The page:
Donald Trump has appointed Republican Sen. Rand Paul of Kentucky as an envoy for talks with Iran, according to Politco.
The site claims that the unusual development came on Saturday when Paul, an anti-war libertarian, broached the idea to Trump over a round of golf.
The senator said he would sit down with Iranian Foreign Minister Javad Zarif to offer negotiations. Trump agreed.
Zarif is in New York City this week for UN meetings, interviews with journalists, and private discussions with think-tank analysts. He has given no indication of welcoming an approach.
In an interview on Wednesday with Bloomsberg, Zarif said about talks, “You don’t buy a horse twice.” He rebuffed claims that, in an earlier interview, he had suggested negotiations over Iran’s missile program — talks which have been sought by European countries such as France to resolve tensions over the 2015 nuclear deal.
They have misinterpreted what I said….I was very clear saying that the United States has a lot to do before it can talk about our missiles. First, implement the agreement that they first made….Then they need to start looking at where the problem is….The US is selling $50 billion [in arms] to our region. That has to stop.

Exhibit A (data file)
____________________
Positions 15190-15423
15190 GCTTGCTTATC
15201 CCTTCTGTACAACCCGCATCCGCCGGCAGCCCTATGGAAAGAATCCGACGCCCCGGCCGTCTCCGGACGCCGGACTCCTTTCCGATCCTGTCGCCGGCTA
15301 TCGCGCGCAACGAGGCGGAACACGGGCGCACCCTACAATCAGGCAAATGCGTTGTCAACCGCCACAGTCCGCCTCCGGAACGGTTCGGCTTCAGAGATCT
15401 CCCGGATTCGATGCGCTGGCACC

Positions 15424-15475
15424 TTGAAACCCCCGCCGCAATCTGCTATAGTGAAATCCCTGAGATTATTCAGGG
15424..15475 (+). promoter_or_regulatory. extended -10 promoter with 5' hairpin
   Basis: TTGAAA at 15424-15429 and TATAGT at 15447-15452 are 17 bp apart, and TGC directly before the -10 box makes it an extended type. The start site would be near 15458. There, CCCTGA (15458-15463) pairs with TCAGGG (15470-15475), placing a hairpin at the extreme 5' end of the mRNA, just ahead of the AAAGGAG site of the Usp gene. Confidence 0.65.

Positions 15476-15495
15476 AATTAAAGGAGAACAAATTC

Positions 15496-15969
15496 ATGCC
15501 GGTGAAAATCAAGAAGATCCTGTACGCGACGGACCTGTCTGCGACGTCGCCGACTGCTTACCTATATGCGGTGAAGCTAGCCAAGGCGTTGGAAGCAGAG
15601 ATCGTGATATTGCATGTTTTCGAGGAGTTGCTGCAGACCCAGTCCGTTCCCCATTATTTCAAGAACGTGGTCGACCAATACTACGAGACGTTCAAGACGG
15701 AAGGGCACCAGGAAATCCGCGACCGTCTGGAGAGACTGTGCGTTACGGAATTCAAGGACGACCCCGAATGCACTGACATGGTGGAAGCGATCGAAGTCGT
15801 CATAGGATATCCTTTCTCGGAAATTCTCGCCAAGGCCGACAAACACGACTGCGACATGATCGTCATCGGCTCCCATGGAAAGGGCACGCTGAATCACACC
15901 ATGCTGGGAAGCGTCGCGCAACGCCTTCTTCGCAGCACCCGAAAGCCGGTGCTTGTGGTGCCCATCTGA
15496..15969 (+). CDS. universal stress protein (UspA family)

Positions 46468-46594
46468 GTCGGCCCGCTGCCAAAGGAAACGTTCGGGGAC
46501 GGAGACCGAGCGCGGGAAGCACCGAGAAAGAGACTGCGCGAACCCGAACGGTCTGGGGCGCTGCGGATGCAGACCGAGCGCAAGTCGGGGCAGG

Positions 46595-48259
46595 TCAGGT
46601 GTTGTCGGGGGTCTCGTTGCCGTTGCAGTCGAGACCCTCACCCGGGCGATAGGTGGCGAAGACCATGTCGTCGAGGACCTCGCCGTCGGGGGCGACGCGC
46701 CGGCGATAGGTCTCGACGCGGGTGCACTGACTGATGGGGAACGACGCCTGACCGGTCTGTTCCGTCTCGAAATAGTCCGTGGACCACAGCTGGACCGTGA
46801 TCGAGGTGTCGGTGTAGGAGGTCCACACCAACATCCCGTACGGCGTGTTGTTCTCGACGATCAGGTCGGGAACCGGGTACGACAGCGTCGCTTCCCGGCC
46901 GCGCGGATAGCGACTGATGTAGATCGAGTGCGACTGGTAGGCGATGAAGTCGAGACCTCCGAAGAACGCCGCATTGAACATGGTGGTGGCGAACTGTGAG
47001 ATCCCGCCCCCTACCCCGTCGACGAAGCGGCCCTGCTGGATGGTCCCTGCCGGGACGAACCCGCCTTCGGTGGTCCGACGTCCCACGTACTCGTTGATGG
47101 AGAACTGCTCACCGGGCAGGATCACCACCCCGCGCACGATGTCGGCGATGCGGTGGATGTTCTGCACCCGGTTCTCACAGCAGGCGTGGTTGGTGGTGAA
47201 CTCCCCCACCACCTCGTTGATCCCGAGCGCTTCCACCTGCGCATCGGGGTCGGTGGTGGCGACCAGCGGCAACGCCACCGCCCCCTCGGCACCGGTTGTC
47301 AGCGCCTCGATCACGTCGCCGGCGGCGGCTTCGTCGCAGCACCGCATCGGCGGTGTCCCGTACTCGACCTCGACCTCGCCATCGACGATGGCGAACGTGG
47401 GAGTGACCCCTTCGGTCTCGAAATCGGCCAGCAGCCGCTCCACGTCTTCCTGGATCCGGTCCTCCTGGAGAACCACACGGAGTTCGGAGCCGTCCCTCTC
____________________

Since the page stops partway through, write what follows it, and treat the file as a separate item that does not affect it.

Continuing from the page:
But the prospect of Paul as an intermediary has unsettled Trump’s hawkish advisors who have pursued “maximum pressure” with comprehensive US sanctions to cripple Iran’s economy.
Trump has been inconsistent over the approach. Trying to undo the work of predecessor Barack Obama, he withdrew the US from the 2015 nuclear deal last May. The sanctions were imposed in November and tightened this spring, as Iran’s official oil exports fell by 60%.
But Trump has also pursued face-to-face appearances with Iran’s leaders. He said he would give phone numbers to Tehran, and sent a message to the Supreme Leader through visiting Japanese Prime Minister Shinzo Abe last month.
Tehran scoffed at the phone number offer, and the Supreme Leader bluntly refused to accept the message from Abe. Ayatollah Khamenei — reworking Ayatollah Khomeini’s “chalice of poison” in accepting a settlement of the 1980-1988 Iran-Iraq War — said he would not give in to “poisonous” talks with Washington.
Last month, when Trump approved but quickly vetoed airstrikes inside Iran after the Revolutionary Guards downed a US drone, Paul said on Trump’s favored outlet Fox TV, “It really takes a statesman to show restraint amidst a chorus of voices for war.”
But he has also chided the Administration over its sanctions as “an act of war”. He told Secretary of State Mike Pompeo during an April hearing of a Senate committee: “You do not have the permission of Congress to go to war with Iran. Only Congress can declare war.”